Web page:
The European Space Agency (ESA) is launching a space initiative that includes the world's first "parastronaut."
The ESA's third generation of space travelers will include an astronaut with a physical disability to be part of a crewed spaceflight feasibility project. The project will prove how humans with disabilities can operate during upcoming space trips.
The ESA's Director General Josef Aschbacher said, “This ESA astronaut class is bringing ambition, talent and diversity in many different forms, to drive our endeavors, and our future.”
Aschbacher made his comments while talking about the “continuous exploration in low Earth orbit on the International Space Station, going forward to the moon, and beyond.”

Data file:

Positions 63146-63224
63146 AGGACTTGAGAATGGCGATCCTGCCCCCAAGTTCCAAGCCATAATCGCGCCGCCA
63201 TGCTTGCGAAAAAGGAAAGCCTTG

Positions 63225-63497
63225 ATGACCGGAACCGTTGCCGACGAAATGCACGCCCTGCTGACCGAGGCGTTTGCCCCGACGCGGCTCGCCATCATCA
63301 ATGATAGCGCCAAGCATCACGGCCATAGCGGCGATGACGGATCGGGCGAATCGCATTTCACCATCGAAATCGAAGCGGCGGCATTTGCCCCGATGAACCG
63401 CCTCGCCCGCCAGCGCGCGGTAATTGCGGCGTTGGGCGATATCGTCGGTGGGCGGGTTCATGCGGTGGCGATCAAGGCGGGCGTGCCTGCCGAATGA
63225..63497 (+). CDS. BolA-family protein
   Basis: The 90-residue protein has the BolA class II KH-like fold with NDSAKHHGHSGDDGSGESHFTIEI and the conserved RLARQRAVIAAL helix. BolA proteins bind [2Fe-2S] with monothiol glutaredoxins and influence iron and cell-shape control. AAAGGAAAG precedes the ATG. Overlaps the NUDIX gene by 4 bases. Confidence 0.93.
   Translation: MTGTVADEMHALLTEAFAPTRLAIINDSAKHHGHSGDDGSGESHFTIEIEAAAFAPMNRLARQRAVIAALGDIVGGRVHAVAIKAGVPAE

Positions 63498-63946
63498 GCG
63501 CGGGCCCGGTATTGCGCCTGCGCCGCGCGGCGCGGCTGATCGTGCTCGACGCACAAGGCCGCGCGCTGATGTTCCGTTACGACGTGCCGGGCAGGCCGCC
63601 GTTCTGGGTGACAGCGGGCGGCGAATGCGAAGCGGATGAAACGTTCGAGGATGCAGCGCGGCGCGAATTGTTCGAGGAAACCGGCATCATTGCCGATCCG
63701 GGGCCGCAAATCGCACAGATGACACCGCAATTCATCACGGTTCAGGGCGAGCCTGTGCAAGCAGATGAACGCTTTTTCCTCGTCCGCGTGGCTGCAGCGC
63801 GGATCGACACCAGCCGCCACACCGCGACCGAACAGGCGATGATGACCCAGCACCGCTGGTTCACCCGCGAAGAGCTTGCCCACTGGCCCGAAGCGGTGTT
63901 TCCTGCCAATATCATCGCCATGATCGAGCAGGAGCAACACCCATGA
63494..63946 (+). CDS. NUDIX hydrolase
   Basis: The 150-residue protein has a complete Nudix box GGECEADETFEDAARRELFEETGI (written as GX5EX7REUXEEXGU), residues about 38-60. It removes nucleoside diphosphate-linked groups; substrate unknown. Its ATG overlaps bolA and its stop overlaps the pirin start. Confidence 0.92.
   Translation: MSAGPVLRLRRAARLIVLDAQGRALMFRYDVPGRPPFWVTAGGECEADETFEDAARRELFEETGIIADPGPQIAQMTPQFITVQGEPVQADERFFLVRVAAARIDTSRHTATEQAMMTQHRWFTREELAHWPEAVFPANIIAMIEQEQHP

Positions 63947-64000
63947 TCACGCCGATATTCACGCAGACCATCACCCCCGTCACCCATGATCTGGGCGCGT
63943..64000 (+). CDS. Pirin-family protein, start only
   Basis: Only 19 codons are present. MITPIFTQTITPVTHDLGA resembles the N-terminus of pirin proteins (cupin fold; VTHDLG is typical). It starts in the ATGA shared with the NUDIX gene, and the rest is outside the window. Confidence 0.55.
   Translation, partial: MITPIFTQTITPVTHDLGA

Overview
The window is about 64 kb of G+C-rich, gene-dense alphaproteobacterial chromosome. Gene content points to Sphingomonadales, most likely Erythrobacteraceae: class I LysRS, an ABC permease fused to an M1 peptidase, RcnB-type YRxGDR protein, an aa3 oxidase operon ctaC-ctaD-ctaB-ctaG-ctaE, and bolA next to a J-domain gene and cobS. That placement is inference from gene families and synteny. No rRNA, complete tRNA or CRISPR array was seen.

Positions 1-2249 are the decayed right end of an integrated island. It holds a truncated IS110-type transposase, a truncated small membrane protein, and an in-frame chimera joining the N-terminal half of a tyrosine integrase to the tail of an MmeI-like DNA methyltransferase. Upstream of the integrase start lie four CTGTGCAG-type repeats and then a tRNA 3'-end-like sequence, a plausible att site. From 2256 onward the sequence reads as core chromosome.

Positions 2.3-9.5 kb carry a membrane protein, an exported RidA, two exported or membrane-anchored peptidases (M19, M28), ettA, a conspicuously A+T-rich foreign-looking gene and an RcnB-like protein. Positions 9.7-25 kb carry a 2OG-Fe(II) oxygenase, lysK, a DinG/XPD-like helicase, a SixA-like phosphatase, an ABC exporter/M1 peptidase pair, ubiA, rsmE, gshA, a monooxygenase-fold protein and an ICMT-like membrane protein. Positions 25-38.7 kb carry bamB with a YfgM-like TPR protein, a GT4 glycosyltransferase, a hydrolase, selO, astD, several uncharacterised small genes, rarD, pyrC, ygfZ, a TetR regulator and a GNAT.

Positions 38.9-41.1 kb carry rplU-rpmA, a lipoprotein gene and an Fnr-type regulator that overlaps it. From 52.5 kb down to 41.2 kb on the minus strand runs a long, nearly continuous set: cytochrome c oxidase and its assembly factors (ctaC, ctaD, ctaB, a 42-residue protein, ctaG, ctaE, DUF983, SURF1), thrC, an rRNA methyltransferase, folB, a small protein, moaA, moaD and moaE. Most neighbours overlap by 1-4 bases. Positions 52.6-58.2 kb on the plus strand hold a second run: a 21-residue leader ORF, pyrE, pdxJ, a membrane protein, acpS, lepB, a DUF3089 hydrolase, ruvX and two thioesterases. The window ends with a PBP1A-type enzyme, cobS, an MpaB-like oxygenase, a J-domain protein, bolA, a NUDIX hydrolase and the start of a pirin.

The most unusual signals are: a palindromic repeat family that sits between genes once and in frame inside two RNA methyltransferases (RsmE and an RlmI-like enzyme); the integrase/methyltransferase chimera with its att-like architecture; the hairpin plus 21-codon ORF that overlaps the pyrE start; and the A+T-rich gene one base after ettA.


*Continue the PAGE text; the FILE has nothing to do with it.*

Other crew members in the ESA's third generation class will include five career astronauts along with 11 other astronauts that will be in a reserve pool, and will join an astronaut with a physical disability.
The recruits will go through 12 months of training at the European Astronaut Center located in Cologne, Germany.
John McFall of the United Kingdom is a candidate for the parastronaut feasibility study.
As Phys.org clarifies, even though Britain left the European Union after the "Brexit" period, it will continue to be a member state of the ESA.
The ESA has two other non-European Union member states, including Norway and Switzerland.